Saturday, July 07, 2012

Obiectum (belated SMs2 closing remarks)

I see an elision or lacuna in these proceedings, possibly significant: the lack of discussion, in a conference rather inspired to speculate objects in the mirror of medieval works, of the medieval origins of the concept and word object. Is this an oversight, a structural failure of vision to bump into what it ought to see? Or is it a purer kind of non-event, the causeless not-happening of something? Sometimes I get the feeling that what does not happen is inexplicably powerful, an abyssically negative spontaneity ruling and seducing all existent things from its universal invisible domain. The issue might provide an interesting playground for thinking the objecthood of the inexistent, of what is not there. This is a good limit-problem for any philosophy wanting to relate to reality as constituted by how things are. It is also a question that the medieval, as a zone where a saint recommends preaching to non-existent creatures, philosophers theorize divine alteration of the past, and mystics see nonbeing as an excess of being, is already answering.      
But I prefer not to go there, wishing that I could instead move (or realize that I am only ever moving) like the guild navigator in David Lynch’s Dune: “I did not say this. I am not here.” Instead I will close the event by trying to open it into some avenues of understanding along which the medieval origination of object might lead the way. To find the start of these avenues, imagine a generic medieval intellectual, that is, someone infused with ‘the love of learning and the desire for God’, encountering contemporary object orientedness. First the bad news: there is no absolute knowledge, no arriving at the omnipresent center. Then the good news: we really have figured out what everything is: objects. Bad news: objects incommensurably withdraw, remain irreducible to relation, are never knowable in themselves, so no theosis, henosis, subject-object union, incarnation, soul-body suppositum, eternal individuals, or anything like that. Good news: it is because of the above that anything is happening at all . . . and so forth. Maybe the fellow would find relief, like a good bloodletting, in the demotion of his desire from the desire to be everything to a desire to be with things. Perhaps he would despair. Perhaps he would think he was in paradise, intoxicated with the idea that these objects are God. Or perhaps he would object, discovering new truth through his own understanding of the word object.[1]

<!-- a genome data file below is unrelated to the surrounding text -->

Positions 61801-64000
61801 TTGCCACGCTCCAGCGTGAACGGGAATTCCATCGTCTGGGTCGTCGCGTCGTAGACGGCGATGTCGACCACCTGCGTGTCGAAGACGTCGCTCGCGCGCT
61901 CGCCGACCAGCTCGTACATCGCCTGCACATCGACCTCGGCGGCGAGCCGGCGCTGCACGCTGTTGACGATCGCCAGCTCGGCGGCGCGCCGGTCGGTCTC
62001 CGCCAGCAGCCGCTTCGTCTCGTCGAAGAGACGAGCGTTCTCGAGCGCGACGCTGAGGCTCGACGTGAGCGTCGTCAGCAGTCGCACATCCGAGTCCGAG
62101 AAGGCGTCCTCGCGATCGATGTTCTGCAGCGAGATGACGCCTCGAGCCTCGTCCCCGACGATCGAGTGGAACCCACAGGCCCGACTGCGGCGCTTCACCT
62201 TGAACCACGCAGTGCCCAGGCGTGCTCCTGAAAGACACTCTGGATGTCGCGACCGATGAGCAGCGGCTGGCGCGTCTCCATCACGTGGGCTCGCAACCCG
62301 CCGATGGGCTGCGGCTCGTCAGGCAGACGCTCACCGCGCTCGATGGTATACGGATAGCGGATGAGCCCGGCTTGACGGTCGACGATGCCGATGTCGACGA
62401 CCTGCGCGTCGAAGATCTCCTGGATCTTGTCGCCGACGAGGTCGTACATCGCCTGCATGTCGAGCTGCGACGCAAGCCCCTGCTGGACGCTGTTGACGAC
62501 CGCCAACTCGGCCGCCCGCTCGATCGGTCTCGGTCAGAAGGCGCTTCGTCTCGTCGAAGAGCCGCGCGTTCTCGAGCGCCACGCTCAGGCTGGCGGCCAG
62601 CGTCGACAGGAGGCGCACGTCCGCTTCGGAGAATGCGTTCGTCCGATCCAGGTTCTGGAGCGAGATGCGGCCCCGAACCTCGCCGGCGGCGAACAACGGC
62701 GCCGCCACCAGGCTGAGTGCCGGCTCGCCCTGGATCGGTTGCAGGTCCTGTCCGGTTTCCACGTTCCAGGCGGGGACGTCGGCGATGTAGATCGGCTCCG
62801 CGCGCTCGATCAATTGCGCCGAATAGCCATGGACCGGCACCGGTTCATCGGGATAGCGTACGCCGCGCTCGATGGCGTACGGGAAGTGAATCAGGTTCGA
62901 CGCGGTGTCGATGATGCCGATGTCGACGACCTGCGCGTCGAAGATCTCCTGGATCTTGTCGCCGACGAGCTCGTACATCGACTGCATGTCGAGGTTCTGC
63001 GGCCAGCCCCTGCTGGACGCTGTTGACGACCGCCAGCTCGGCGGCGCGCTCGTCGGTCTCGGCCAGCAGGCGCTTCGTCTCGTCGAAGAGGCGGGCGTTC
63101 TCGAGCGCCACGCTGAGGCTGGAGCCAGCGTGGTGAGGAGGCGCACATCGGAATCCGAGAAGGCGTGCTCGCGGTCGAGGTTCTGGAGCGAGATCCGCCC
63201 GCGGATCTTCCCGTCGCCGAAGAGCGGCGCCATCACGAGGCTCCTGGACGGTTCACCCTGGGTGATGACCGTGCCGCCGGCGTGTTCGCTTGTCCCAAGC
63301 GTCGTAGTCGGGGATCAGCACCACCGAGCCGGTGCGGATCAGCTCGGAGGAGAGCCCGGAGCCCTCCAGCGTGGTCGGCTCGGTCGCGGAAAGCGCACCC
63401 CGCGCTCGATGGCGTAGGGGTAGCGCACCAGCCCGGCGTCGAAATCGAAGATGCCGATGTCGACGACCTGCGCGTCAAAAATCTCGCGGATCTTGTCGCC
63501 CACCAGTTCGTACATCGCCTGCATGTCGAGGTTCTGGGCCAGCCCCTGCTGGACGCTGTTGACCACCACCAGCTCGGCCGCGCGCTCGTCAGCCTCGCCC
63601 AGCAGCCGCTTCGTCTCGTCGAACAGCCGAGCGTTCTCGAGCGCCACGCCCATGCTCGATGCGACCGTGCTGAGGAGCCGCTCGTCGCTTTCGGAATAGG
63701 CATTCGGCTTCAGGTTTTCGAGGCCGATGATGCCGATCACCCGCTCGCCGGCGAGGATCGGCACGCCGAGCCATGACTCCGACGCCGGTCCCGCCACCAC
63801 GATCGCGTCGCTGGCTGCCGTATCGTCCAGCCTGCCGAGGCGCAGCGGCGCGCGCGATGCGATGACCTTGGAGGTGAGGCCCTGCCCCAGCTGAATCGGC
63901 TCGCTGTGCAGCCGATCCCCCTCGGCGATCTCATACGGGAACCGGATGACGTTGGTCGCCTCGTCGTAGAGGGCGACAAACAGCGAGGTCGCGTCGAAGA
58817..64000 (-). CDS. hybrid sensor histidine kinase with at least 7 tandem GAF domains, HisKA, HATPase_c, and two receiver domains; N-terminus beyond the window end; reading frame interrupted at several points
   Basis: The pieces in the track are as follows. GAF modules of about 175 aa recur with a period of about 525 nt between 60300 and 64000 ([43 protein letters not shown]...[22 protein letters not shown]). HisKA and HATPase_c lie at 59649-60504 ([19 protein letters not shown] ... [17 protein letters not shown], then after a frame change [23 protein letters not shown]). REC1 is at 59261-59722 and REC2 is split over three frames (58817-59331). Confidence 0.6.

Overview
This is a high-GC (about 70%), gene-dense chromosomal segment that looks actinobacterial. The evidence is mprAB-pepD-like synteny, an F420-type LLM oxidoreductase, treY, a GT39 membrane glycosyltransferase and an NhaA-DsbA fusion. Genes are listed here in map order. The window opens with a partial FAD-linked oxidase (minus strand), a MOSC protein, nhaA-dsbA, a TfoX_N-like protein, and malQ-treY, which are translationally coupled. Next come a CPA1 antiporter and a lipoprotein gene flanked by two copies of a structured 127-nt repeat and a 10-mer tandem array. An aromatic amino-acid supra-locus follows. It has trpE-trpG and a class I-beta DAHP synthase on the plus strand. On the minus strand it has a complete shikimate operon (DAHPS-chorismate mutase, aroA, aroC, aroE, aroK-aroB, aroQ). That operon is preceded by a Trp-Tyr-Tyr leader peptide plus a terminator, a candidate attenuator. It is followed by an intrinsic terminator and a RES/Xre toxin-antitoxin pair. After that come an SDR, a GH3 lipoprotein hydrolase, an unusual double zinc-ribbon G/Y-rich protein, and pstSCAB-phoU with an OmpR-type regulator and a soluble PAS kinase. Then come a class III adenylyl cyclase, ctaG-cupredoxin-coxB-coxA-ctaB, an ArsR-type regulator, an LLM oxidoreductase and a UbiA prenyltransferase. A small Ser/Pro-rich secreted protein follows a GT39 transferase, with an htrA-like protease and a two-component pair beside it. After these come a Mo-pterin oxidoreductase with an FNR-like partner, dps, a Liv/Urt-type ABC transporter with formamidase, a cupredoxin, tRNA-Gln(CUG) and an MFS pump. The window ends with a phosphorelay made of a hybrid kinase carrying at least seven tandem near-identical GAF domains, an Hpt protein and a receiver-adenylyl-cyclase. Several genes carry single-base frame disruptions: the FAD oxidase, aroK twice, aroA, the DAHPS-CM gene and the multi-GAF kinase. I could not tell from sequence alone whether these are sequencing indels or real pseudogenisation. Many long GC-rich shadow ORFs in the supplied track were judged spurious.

Obiectum is a substantive meaning the object of a power. From ob-jacere (to throw something before, to make it appear, present), the word has a verbal meaning:[2] a casting before, a putting before, a lying before, a being interposed and thus what presents itself to movement or perception, what gets in the way.
            Importantly, the sense of objection (argument, accusation, charges) is developed in advance of the philosophical sense of object: obiectum (objection): 1125-1343; obiectum (object): 1286-1444.
Obiectum is both what we go after and what strikes us.  Cf. the problem of distinguishing facts and judgments. Likewise, obiectum indicates objects of both apprehensive and motive powers (passive or active).
“Objects are things/appearances thrown over against (ob-jecta) subjects  who are thrown under (sub-jecta) the field of manifestness.”[3]
The primary philosophical sense of obiectum is the object of a power, typically a human power. In that sense it is a term of human-world correlation and would fall under the same Heideggerian critique of object that GH mentioned in his lecture. The medieval obiectum in this sense is exactly not the sense of object pursued by object-oriented philosophy, which seeks to redefine things or entities as objects. However, the semantic firstness of obiectum as dialectial objection or argument should alert us to suspicion of such a ‘purified’ notion of object, precisely because it suggests an occluded or unspeakable relation between the philosophical concept of object and the intellectuo-appetitive practice of raising arguments and throwing down objections. Is object-oriented philosophy’s ‘hypostasizing’ of the object a correlate of its will for real philosophical argument, for objective jousting over reality itself?